Operator error is the most likely cause here. Learning how to use the program will likely solve that.
It might help us to help you if you can share your intentions/workflow. There is very little reason to convert HDV to uncompressed avi for example. What is it that you ultimately wish to accomplish? Your video looks squished because HDV is anamorphic widescreen, using non-square pixels with an aspect of 1.33, multiply by 1440 and you get 1920. Export to 1920x1080 with 1.0 pixel aspect and it will look correct, but please tell us your goals and there may be better solutions.
Safe Harbor Computers
I want to record, edit, then export HD video.
I want these videos to be able to be watched in HD on youtube.
The video recorded is 1440x1080.
So far I can stop it from being resized by choosing h.264 as the format from the export settngs, and it doesn't get distorted.
The original reason I'm also bringing them into premiere pro, is to de-interlace the 1080i HD video.
When reiewing the video on my PC, the interlace lines are glaringly obvious.
Simply brining them into premiere pro then exporting them, seems to fix them.
I just don't like the compression of h.264
Message was edited by: CognizanCe1
You can use myriad Export settings, and many different CODEC's. The resizing came from choosing a DV Export Preset, which will be 720 x 480 for NTSC. Just do not choose one of the DV Presets, say MS AVI, and then select an applicable CODEC. The MS AVI Uncompressed should have been good, albeit with large file size, and I am not sure that it would be useful in YouTube.
For YouTube, H.264 is not a bad CODEC, but you might want to experiment with WMV (are you on a Mac, or PC?)
Jim Simon furnished a link to an Adobe FAQ Entry, on "Export Settings."
Also, is your 1440 x 1080 Anamorphic with a PAR = 1.3333, or does it have square pixels, i.e. PAR = 1.0? The reason that I ask is your comment about "squished" in the output file.
If you don't like the look of the H.264 output, then you didn't have the right settings. There should in fact be a YouTube HD preset available in Adobe Media Encoder, to encode to 720p using square pixels. With your 1440x1080 video, you'd be upscaling to go to 1920x1080, and that's kind of a big file for people to watch anyways. I think going down to 720p is ideal for YouTube, and this will fix the squishing issue you had as well.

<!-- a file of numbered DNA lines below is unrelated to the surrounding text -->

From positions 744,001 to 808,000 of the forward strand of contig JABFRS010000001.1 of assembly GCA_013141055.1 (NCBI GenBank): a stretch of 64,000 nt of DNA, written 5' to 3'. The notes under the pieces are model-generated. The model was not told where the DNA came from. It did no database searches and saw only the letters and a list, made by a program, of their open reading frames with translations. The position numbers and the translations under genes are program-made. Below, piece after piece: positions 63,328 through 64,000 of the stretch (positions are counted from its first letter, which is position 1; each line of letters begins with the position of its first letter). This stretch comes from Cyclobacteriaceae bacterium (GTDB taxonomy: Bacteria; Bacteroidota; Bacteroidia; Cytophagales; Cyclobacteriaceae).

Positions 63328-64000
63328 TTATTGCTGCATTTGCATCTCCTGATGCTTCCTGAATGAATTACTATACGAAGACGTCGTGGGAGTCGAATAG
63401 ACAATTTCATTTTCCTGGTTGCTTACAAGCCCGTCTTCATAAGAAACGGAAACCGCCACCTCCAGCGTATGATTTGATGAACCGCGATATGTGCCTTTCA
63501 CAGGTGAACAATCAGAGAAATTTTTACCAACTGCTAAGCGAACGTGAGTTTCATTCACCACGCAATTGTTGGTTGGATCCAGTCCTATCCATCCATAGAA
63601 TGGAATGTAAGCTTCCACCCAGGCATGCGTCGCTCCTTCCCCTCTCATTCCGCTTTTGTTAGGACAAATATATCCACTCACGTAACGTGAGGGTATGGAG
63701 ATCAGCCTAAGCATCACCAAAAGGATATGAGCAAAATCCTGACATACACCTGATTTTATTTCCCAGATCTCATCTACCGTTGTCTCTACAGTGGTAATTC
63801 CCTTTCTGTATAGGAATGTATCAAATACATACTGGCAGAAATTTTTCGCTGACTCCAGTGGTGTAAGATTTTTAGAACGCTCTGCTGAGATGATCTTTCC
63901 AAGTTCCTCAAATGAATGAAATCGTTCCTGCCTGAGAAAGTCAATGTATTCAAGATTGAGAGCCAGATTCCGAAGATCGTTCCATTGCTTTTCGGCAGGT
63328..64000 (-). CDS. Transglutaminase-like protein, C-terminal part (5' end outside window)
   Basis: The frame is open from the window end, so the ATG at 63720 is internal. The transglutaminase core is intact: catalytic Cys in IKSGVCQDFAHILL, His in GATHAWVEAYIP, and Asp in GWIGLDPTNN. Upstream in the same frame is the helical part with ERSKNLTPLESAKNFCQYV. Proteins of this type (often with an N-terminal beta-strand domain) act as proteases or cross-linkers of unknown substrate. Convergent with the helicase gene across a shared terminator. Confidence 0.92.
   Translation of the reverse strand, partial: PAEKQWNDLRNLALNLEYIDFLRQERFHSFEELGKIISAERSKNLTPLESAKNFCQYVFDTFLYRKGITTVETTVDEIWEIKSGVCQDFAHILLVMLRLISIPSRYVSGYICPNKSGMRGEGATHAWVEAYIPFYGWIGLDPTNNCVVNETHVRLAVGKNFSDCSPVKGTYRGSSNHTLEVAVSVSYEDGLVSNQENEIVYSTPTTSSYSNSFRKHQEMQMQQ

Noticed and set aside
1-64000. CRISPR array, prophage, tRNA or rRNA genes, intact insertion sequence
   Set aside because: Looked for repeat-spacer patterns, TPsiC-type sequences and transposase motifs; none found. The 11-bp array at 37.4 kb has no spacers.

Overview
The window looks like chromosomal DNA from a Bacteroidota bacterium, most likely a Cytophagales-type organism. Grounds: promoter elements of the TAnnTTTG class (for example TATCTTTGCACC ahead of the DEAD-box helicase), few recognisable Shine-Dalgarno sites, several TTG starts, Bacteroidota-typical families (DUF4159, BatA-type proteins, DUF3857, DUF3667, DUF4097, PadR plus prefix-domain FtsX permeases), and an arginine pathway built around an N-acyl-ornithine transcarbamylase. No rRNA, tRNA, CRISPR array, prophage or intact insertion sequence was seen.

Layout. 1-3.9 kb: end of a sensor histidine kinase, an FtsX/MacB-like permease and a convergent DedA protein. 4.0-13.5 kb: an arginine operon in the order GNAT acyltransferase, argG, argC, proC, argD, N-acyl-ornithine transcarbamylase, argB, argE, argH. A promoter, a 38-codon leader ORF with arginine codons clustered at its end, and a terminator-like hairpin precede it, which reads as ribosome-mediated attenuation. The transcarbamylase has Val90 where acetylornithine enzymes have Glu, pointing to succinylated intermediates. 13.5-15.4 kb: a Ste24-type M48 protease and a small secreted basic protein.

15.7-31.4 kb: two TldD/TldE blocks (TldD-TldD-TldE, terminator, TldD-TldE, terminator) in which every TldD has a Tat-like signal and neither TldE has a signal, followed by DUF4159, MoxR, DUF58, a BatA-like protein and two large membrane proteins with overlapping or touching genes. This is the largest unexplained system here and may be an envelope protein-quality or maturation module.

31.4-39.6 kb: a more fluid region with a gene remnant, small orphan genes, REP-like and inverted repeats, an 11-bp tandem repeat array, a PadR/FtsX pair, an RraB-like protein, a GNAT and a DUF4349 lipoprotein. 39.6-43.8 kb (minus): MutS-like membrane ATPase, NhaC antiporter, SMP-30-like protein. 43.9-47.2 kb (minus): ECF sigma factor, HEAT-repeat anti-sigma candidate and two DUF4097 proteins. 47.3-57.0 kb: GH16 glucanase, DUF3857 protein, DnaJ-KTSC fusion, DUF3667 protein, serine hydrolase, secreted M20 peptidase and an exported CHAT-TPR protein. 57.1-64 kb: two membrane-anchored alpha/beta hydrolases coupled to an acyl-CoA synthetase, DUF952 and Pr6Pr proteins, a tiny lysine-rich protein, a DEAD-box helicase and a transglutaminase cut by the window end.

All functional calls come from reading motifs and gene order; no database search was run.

Encoding to an avi file will produce a very large file which is going to present an issue to upload, look under H.264 for the YouTube HD preset.
Safe Harbor Computers
yes, i am having the same issue ... i am using premiere cc and i have 1920 x 1080p 25 fps sequence that i am trying to export at the highest quality, so that i can import it back into premiere for further editing (long story). in any case the AVI Uncompressed defaults to 720 x 480 and no matter what adjustments i make to the settings under preset (of which, custom is the only option) or aspect (under the video tab), it retains the 720 x 480 setting?
any help would be appreciated, thanks
Because DV AVI is 720X480.
So don't do that.
It depends on the footage. You might want to export to an uncompressed codec like Quicktime Animation, or Lagarith.
Or, you might get away with exporting at about the same settings as you started with. Use H.264 at a bitrate equal to the original. My camera, for example, records H.264 so exporting to that and re-diting looks just fine if I am careful to avoid doing anything to degrade it much.
Perhaps you should tell us the long story. There might be a better way to do what you want. Unless it is a matter of having very long clips, with only a little useful footage, that needs to be sent over the Internet to another editor. If that is the case, it still might be better to send a snail mail package with a SSD. Or as I said, use a very high quality H.264 file that edits easily in Premiere Pro.
i will have to check out this 'lagarith' i have a PC so quicktime animation isn't an option for me right now (i think i can download the codec or something though right>? but have to pay for it>?) anyway i always thought uncompressed AVI was my only uncompressed option ... interesting idea about adjusting an h.264 codec to match the original content, do you think i would find the bitrate information in the metadata for each clip?
I know what bitrate I shoot at, but if you are using footage from other cameras, then go to MediaInfo and download the free program. Drop any clip on it and it will tell you the bitrate and lots of other things about the video.
For example. I shot this clip at 72Mb/s (according to the settings on my Panasonic GH3) and it looks like this: